You’re likely reading this article because you’re thinking of starting a new business. You’ve got some great ideas, and you’ve done plenty of market research. In fact, you’re confident that your new business idea will be very successful.
The only thing that’s stopping you is choosing the right legal structure for your business. Did you know that, for many entrepreneurs, starting out as a sole proprietor can make perfect sense?
Take a look at these reasons if you’re not 100% convinced that sole proprietorship is right for you?
It’s Simple to Set Up
If you’re wondering what to know about being a sole trader, one fact you should keep in mind is that it’s the simplest legal structure you can set up. All you need to do is get a tax ID, keep basic records of income and expenses, and file an annual tax return. That’s it!
In contrast, setting up an LLP (limited liability partnership), LLC (limited liability company), or any other legal structure is more complex. It often demands a lot of form-filling, record-keeping, and higher accounting costs.
It’s Simple to Manage
When you operate as a sole proprietor, the record-keeping requirements are far simpler than they are for other legal structures. For example, you don’t need to worry about the rules and legislation surrounding company ownership, shareholder dividends, and company officers.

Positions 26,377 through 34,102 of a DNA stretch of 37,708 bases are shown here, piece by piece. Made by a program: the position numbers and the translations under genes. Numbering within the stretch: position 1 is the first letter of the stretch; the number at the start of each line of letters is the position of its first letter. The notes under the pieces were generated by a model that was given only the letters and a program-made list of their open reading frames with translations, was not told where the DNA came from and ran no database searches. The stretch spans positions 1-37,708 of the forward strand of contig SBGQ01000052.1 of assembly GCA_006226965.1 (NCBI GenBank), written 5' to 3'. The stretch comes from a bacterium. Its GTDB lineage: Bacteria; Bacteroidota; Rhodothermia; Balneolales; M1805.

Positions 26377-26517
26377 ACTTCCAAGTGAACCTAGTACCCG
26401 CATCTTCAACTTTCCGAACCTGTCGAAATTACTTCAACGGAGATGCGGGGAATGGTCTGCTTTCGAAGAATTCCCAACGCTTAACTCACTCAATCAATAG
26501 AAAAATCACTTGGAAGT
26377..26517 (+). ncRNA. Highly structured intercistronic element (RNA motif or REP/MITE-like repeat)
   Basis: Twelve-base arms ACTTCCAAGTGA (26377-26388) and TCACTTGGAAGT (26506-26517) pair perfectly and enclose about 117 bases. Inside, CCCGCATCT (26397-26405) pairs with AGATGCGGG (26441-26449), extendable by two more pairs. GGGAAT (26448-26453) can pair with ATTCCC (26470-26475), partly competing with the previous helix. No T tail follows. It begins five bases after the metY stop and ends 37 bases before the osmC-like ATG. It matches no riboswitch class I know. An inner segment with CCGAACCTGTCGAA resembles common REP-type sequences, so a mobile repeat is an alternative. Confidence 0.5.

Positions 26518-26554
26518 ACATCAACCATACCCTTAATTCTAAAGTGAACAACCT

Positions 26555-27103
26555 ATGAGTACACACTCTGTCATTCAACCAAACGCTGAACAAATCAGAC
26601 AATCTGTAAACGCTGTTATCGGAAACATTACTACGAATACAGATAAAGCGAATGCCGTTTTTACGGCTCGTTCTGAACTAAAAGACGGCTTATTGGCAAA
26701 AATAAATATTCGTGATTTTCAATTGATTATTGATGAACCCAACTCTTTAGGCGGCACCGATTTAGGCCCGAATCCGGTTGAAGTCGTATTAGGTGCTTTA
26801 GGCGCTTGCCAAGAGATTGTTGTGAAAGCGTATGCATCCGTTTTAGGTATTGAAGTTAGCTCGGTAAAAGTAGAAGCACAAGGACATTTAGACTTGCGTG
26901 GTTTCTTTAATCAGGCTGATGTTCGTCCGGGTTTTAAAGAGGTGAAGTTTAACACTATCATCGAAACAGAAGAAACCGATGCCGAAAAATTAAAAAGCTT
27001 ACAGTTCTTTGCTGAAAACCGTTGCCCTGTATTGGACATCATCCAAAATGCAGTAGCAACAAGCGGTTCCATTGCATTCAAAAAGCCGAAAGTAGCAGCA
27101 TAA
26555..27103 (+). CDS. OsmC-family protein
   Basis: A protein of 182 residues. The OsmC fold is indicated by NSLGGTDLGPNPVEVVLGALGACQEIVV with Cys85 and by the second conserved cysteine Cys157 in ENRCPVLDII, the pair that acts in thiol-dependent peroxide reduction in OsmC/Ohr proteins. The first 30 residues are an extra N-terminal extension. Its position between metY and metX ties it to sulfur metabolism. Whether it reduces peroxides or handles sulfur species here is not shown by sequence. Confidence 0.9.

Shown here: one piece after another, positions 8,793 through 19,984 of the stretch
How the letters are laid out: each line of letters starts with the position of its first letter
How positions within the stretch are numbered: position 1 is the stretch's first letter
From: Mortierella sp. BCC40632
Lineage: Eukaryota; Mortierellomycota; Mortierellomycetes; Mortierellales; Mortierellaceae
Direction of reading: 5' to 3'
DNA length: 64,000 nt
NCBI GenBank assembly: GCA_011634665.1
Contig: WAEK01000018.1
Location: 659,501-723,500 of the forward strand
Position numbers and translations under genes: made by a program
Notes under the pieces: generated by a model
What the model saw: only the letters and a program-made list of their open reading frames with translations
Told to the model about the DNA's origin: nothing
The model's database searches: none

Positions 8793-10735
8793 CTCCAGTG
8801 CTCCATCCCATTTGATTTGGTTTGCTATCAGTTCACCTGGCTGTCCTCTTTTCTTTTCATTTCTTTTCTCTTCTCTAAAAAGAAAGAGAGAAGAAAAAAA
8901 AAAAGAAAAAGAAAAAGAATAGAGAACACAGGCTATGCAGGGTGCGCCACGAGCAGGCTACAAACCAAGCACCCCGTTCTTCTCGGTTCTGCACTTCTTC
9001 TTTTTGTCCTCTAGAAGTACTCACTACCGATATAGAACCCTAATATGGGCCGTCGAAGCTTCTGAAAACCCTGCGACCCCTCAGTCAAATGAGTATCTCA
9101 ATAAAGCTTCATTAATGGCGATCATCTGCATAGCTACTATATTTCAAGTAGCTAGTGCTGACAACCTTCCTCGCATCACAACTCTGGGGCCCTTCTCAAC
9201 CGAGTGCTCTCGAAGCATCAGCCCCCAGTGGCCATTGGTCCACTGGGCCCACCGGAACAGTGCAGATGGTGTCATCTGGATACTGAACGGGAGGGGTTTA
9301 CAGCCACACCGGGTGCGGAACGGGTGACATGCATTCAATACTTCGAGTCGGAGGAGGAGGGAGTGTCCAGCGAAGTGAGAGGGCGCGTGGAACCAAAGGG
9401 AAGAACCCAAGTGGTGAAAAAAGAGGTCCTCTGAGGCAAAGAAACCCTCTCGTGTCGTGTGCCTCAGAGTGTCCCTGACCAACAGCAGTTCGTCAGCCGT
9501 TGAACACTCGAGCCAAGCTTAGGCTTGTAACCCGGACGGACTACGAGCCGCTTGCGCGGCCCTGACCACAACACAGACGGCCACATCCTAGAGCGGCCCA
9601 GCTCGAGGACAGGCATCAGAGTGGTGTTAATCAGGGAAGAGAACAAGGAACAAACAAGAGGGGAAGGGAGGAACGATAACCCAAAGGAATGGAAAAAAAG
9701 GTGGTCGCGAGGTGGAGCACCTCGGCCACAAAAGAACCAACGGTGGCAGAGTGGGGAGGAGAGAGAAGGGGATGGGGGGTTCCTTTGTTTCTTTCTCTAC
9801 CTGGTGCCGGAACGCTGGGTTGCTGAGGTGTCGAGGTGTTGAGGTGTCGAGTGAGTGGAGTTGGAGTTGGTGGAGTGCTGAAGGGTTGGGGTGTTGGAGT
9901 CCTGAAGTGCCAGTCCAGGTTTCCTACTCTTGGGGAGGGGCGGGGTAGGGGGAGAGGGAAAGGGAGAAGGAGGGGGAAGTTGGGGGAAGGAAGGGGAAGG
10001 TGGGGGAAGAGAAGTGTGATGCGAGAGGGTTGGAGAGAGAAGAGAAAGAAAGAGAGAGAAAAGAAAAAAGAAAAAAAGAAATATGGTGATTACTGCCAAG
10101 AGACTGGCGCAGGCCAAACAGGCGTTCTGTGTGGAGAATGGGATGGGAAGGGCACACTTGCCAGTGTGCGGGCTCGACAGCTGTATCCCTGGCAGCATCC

That gives you more time to devote to the actual running of your business instead of worrying about paperwork and bureaucracy. Plus, as you’re the sole person in the business, you have complete control and autonomy over how it gets run.
You don’t need to concern yourself with shareholder or partner disagreements, meetings with stakeholders, or requiring votes on any major decisions that affect certain aspects of your business.
There’s no denying that starting a business from scratch can impact your cash reserves. The last thing you want to do is spend lots of money on business fees before you’ve even had a chance to start selling your products and services.
Thankfully, you don’t need to worry about paying ongoing registration fees with a sole proprietorship business as you would with other legal structures.
You Don’t Need a Business Bank Account
When you run a company, you’ll need to apply for a business checking account. However, as a sole proprietor, you can continue using your personal bank account for your business. All you need to do is keep a record of which transactions are business ones.
If you’d prefer to keep your personal and business finances separate, it’s possible to get a business checking account designed specifically for sole proprietors. Also, keep in mind that some banks may not allow you to use a personal account for business purposes.
You Can Transition to a Company Later
Lastly, when your business grows, you may decide that it can be more tax-efficient to operate as a company. The good news is you can transition to most other legal structures from a sole proprietorship.